Byproduct feeds from ethanol plants offer ranchers a way to supplement bad hay.

“Distillers grains can pick up the slack when the hay quality falls short,” Chris Zumbrunnen, University of Missouri (MU) Extension livestock specialist in Milan, told field day attendees recently.

Speaking at the MU Forage Systems Research Center and the Greenley Research Center, Zumbrunnen said dried distillers grain (DDG) offers around 30% protein, lots of fat and lots of energy. That's a great combination to counter the poor-quality hay that was harvested late and rained on during haymaking, he says.

Zumbrunnen says there are several products available that require different handling methods. The dried byproduct, which has only 10% moisture, handles and stores easily, but precautions must be taken in storage.

“It can draw moisture and become caked,” he says. “If you put it in a bin, you might have a hard time getting it out.”

Meanwhile, the wet product, with 65% moisture, is less expensive, but offers extra challenges in storing and handling. “It’s tough to store and do anything with. You can’t stack it, as it will spread out unless contained.”

But, a new modified wet distillers grain – at 50% moisture – allows more flexibility and ease in feeding. It retains its shape and won’t blow away like dry product.

”The modified wet product can be fed on the ground or on top of unrolled baled hay. It stays in place,” Zumbrunnen says.

The modified product is easier to store and keep than other products, but Zumbrunnen recommends transporting it in a dump trailer rather than a hopper-bottom wagon. It won’t flow out of the latter, he says.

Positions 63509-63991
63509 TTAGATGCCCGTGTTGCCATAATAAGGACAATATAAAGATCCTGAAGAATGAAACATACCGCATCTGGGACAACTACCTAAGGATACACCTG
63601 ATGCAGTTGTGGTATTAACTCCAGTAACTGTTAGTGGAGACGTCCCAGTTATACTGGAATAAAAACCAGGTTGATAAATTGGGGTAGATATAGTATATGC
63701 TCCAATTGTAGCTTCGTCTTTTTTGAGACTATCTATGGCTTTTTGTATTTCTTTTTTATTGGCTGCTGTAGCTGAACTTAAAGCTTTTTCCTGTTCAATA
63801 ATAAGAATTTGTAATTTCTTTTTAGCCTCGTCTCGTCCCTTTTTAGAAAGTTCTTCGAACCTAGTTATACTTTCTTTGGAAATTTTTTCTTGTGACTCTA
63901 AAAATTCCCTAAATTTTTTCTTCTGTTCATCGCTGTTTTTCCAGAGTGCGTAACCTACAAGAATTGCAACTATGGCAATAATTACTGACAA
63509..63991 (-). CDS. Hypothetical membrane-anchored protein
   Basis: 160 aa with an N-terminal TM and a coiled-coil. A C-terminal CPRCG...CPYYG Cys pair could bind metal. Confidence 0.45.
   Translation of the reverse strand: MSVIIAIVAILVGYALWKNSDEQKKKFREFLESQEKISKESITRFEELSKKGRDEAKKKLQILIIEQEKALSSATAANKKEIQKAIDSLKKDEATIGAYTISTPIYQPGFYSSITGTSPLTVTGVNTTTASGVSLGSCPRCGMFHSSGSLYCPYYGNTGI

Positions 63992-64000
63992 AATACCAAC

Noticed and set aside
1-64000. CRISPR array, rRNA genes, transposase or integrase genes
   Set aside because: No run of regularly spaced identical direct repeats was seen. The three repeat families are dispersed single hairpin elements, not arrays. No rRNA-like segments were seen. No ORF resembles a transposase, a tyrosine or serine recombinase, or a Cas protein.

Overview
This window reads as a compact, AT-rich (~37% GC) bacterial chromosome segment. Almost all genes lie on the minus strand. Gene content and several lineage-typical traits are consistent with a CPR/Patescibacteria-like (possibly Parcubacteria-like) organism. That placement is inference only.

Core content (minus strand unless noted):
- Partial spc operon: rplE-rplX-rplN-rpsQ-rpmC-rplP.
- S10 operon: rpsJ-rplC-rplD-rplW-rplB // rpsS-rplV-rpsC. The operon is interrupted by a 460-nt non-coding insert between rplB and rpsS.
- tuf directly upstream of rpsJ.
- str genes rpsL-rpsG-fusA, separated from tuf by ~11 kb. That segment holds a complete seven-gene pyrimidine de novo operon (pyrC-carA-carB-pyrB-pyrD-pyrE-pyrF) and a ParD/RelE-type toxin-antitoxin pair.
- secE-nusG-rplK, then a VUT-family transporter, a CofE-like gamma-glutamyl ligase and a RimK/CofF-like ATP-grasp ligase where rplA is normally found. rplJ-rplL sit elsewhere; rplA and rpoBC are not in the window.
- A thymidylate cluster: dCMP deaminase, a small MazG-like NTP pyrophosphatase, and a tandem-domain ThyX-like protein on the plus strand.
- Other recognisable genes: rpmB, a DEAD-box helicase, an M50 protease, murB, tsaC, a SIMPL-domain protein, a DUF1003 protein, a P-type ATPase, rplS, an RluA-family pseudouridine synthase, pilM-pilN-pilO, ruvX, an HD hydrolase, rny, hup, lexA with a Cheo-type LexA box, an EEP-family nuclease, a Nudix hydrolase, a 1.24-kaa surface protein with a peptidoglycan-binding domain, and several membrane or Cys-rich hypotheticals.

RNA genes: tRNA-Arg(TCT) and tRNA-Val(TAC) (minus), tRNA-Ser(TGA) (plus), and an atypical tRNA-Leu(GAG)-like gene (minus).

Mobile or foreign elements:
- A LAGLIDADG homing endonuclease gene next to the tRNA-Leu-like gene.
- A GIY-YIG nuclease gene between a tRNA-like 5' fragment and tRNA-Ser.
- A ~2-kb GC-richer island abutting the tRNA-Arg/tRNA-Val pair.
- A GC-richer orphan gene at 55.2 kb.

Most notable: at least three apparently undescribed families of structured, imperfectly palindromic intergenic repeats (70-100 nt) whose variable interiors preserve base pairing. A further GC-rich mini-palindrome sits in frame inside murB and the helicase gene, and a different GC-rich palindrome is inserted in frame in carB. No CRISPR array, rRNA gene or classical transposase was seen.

The modified product can be stored on a flat surface and covered with 8-mil plastic sheeting. Next, place limestone on the side of the pile to seal it. Under an airtight seal, the product can be kept all winter, Zumbrunnen says.

“We kept some at the FSRC until April this year,” he says. “There will be some colored mold around the bottom edge, but tests at the vet school indicate that mold isn’t toxic.”

Researchers at the University of Nebraska developed a way to store and feed the wet byproduct. They mixed it with poor-quality hay to give it body. The best storage is in a bunker-type silo where it can be packed down.

“You can use poor quality CRP-type hay,” Zumbrunnen says. “The hay just serves as filler to give it body.”

A mix of 40% hay and 60% wet distillers product makes a feed useful for beef cowherds. “At that ratio, you’ll hardly be able to see the wet byproduct,” Zumbrunnen says. “You can drive a tractor on it in a bunker to pack it down to expel air from the stored product.”

The best time for herd owners to buy distillers product is in late summer, before demand picks up from the feedyards. “You can save $30/ton by buying in the off season,” Zumbrunnen says. "If you can store it, now's the time to buy it."

Editor’s note: For more on this topic, see:

-- University of Missouri release